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The need for separate accounts: business owners and independent contractors need more than a personal bank account.

When Margo Davidson started her sole proprietorship, Davidson & Company Marketing, in 1998, she set up a business account to track revenues and expenses and to present a professional image to both clients and suppliers. But during a few months of slow business activity, Davidson had to close the business account and use her personal one. "It wasn't really to my advantage," she says, "I had to do more work to see what money was coming in from the business. I didn't like telling my new clients to make out the checks to my personal name. It just drove the point home that you really can't be considered a serious business if you don't separate your accounts."

While federal regulations stipulate that corporations and L.L.C.s must keep business activity separate from personal activity, commingling funds can sometimes be irresistible to sole proprietors and home-based businesses. Sonia Stockton, regional director of the Maryland Small Business Development Center at Towson University, says business owners don't separate accounts for a number of reasons, from not planning for the future to having concerns about the additional money needed to set up the account. If the cost of opening a business account is a deterrent, Stockton advises business owners to conduct a more thorough search for banks that offer free checking accounts to businesses that make a certain number of transactions per month.

Sean Hamilton, senior personal banker at Albina Community Bank in Portland, Oregon, the only minority-owned community development financial institution in the Pacific Northwest, says that having separate accounts is a smart business practice.

Separating personal and business accounts allows you to do the following:


Trying to figure out business expenses from personal ones can get more tricky over time, especially when cash is the main form of payment you receive. "If you're not keeping track of every receipt, then things fall through the cracks," says Hamilton. Federal regulations may not require sole proprietors to have separate accounts, but they do require accurate documentation. Having separate accounts facilitates that.


Stockton says having a business account is key to monitoring the health of your business. "One of the things you should be doing is reviewing your business finances on a regular basis. It gives you a better perspective [on] and more knowledge about whether your business is successful." Business owners can then use that information to identify ways to increase profitability or cut costs.


Keeping separate accounts also makes it easier for your accountant to develop your financials for the future. Even though you might pay taxes at the end of the year, Stockton says, "After a year you have to track everything, so why not put a process in place now." If the money to finance the business comes from your personal accounts, Stockton recommends either injecting money into the business as equity or lending that money to the business account so you can start paying for your business expenses out of the proper account. In addition, you can create a lease between yourself and your business if it is a home-based business, depending on the square footage the business occupies. When the business writes a check to the owner, there is now a good tracking record for tax purposes, explains Stockton.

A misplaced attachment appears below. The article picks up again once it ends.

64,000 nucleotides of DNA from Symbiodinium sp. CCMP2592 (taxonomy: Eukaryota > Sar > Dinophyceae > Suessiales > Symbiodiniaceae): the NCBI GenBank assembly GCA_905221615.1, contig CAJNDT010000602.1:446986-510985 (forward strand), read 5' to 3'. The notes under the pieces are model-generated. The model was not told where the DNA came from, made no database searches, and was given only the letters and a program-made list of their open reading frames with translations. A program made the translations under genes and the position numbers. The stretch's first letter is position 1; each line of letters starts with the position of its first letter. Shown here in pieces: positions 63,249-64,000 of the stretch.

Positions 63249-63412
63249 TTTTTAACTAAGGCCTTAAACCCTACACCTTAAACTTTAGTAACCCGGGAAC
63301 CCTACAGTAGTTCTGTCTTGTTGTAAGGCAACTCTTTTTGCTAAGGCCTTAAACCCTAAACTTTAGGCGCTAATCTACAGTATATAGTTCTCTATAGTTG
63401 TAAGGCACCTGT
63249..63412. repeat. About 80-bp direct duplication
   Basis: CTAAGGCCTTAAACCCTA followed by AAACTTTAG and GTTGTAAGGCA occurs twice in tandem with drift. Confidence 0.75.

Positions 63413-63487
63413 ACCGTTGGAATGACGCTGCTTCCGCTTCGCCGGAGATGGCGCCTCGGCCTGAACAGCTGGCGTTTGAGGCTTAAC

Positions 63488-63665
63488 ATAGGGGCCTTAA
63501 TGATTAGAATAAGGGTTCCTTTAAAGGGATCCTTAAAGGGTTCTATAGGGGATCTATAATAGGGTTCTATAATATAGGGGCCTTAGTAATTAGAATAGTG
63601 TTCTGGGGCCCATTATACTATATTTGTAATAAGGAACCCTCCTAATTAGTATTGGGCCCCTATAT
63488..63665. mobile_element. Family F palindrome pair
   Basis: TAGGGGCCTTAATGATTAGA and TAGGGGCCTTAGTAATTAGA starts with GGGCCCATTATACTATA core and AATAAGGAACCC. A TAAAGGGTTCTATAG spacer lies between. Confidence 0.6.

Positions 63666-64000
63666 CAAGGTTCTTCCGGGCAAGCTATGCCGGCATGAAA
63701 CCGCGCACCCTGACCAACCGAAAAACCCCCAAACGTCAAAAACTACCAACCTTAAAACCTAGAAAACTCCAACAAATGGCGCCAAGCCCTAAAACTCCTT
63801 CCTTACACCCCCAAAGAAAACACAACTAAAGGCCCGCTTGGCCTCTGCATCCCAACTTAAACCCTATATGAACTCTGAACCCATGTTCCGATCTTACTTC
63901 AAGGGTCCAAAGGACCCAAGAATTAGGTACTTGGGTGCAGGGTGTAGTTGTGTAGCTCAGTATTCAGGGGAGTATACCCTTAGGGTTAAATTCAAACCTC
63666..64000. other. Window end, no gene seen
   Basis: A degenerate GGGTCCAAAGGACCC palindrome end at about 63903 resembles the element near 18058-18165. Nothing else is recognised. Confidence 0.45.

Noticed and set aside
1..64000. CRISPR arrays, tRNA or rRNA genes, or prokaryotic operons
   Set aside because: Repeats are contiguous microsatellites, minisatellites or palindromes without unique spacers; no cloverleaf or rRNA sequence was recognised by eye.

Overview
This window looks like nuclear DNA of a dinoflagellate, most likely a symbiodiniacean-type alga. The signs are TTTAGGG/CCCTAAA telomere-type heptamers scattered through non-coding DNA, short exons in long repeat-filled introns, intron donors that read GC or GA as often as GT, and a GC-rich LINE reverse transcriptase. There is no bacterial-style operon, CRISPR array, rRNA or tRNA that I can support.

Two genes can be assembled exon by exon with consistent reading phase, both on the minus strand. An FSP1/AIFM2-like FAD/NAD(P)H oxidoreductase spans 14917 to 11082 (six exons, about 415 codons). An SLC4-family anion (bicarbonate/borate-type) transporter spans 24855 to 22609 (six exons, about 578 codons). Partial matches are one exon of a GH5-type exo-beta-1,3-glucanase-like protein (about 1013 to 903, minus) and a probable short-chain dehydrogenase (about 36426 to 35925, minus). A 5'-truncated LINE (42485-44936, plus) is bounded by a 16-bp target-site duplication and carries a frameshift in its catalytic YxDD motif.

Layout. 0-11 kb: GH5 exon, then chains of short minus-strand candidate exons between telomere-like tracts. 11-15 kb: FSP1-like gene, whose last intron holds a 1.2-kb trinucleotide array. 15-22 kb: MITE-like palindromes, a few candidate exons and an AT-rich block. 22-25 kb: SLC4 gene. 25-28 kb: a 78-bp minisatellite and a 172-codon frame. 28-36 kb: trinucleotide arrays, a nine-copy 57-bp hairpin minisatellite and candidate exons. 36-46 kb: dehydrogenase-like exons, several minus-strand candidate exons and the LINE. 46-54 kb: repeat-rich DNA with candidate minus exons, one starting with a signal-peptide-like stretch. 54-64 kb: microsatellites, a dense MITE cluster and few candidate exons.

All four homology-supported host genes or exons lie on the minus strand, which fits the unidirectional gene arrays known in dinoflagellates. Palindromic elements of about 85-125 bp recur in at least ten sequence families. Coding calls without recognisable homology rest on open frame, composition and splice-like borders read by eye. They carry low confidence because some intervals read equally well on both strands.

Davidson, who is also the founder and president of the African American Female Entrepreneurs Alliance, thinks a business' image is important not only in dealing with clients and suppliers but also for the growth of the business. "If you're looking to capitalize the business, or if you're looking to expand the business through a bank loan or some other community development financial institution, they are going to ask for your business bank statements. They don't want to see your personal bank statements," she says.

Follow these tips when setting up a business account:


Hamilton says you may have to register the name of your business with either a state agency or at the county level, depending on the state in which your business is based. Contact your county clerk's office for fees and procedures, Talk to your local IRS office and ask for Form SS4 to apply for a tax ID number.


By first taking a look at the number of deposits; withdrawals and balances you typically have each month you can figure out the type of business account that suits you best, especially since some banks offer free Checking for business accounts.


All signers on new accounts have to go through identity verification as part of the U.S. Patriot Act, but the documents you will need to sign will depend on the type of business you own. Check online to see what your bank requires.
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Title Annotation:B.E. Basics
Author:Straker, Erin
Publication:Black Enterprise
Geographic Code:1U5MD
Date:Oct 1, 2004
Previous Article:Asia rising: growth abounds as manufacturing and high-tech jobs shift to China and India.
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